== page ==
- Eni trading, shipping unit handles 1.6 million barrels a day
- Trading helped oil majors counter poor upstream performance
Eni SpA plans to expand its trading business as the Italian oil major seeks to replicate the model that helped European rivals weather the rout in crude prices.
“Obviously, we want to grow,” Jorge Montepeque, senior vice president of origination at Eni’s trading and shipping division, told reporters at a Platts conference in London on Wednesday. Eni plans more hiring at the division, which employs about 400 people in offices including London and Houston.
Eni aims to increase trading for third-party clients at a division that currently trades 1.6 million barrels a day of crude and products. Trading helped European oil majors such as BP Plc, Royal Dutch Shell Plc and Total SA post stronger-than-expected results in 2015 as they took advantage of a contango market structure to store crude for future sale at higher prices.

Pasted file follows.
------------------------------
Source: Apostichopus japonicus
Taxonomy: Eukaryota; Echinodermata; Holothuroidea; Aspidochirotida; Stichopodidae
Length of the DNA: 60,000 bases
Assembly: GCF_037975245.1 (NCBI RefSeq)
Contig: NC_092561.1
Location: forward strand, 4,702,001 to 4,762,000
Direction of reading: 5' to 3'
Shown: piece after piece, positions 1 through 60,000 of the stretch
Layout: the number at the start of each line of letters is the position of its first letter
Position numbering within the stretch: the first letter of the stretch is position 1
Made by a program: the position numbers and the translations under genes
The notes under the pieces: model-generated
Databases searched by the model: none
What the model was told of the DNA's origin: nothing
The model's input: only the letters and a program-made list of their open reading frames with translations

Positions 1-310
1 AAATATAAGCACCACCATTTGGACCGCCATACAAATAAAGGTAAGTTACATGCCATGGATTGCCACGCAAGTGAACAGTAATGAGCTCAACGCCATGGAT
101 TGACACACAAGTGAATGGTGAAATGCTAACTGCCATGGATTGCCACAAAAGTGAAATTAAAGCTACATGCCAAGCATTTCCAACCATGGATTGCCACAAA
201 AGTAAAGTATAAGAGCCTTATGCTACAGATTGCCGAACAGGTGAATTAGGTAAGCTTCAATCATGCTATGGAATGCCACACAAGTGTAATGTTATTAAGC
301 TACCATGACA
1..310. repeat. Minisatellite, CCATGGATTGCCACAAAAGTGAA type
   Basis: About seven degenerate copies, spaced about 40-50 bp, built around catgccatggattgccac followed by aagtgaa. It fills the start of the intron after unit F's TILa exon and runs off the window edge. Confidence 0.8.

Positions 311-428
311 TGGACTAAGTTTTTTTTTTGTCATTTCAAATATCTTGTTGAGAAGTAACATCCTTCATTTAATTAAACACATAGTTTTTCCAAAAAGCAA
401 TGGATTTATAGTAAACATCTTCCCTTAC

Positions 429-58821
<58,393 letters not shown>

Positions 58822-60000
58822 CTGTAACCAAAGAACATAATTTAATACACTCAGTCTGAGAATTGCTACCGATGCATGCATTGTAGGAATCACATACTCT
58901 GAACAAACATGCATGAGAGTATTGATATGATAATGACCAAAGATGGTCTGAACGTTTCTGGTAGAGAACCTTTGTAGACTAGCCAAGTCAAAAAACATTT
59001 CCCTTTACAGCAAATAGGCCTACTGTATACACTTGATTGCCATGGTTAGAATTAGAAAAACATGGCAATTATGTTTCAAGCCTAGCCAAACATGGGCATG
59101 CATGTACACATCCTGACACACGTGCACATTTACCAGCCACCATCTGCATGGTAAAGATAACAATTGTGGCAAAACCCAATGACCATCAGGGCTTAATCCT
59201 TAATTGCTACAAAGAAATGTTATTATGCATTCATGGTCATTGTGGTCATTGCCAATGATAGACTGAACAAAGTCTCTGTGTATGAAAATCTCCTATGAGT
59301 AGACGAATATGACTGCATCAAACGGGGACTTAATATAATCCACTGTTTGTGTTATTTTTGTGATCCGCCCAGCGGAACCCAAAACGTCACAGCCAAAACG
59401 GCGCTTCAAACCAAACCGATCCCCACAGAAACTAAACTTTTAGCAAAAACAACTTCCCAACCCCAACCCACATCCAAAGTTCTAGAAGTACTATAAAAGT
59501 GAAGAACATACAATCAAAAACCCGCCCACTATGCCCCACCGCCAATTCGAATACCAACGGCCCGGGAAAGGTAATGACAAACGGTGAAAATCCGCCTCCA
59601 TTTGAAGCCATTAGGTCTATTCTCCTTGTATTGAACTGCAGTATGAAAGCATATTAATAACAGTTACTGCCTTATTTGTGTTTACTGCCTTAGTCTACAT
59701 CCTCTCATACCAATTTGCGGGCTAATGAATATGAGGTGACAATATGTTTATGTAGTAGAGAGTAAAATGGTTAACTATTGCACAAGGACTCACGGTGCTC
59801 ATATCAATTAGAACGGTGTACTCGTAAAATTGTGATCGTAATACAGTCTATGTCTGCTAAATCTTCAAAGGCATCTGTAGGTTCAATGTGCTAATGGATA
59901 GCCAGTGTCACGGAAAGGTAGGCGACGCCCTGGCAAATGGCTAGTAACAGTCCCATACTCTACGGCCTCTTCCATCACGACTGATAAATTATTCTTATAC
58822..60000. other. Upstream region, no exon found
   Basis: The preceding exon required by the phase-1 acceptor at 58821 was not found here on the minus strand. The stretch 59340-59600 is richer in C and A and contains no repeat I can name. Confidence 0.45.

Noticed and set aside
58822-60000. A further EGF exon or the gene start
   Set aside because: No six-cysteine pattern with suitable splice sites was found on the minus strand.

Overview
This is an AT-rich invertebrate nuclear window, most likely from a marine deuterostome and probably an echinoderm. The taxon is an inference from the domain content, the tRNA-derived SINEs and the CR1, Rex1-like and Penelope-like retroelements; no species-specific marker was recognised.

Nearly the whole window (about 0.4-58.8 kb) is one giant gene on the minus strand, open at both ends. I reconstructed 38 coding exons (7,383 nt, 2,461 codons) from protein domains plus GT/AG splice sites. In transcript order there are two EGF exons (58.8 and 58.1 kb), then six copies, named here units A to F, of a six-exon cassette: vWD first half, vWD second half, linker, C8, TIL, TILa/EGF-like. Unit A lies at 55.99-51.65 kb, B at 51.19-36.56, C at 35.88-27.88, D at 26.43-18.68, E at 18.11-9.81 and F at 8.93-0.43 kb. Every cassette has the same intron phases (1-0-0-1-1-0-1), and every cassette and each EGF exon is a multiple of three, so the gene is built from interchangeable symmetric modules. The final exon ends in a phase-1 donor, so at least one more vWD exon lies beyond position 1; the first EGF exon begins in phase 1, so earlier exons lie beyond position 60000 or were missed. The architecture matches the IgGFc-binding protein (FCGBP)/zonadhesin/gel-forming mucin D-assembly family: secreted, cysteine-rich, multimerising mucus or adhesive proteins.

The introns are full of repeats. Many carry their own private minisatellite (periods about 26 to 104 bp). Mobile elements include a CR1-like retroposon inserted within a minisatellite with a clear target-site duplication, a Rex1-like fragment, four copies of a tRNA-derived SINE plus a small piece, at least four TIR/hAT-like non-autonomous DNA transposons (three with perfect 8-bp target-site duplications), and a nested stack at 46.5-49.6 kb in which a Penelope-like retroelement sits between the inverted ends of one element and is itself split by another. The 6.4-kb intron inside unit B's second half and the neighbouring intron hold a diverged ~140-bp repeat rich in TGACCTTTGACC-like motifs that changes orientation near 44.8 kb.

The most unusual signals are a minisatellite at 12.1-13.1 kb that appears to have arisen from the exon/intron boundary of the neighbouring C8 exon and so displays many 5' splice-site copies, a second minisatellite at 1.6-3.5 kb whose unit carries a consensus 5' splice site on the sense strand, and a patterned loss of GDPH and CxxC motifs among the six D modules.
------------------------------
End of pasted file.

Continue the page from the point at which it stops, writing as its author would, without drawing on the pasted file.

“We have a mandate that we can trade around the flows and keep developing the activity,” Franco Magnani, chief executive officer at Eni’s trading and shipping unit, told Bloomberg News in London.
Montepeque, formerly global director of market reporting for S&P Global Platts, a publisher of energy and commodity prices, was hired earlier this month to find new business for Eni.
France’s Total traded about 5.2 million barrels a day last year.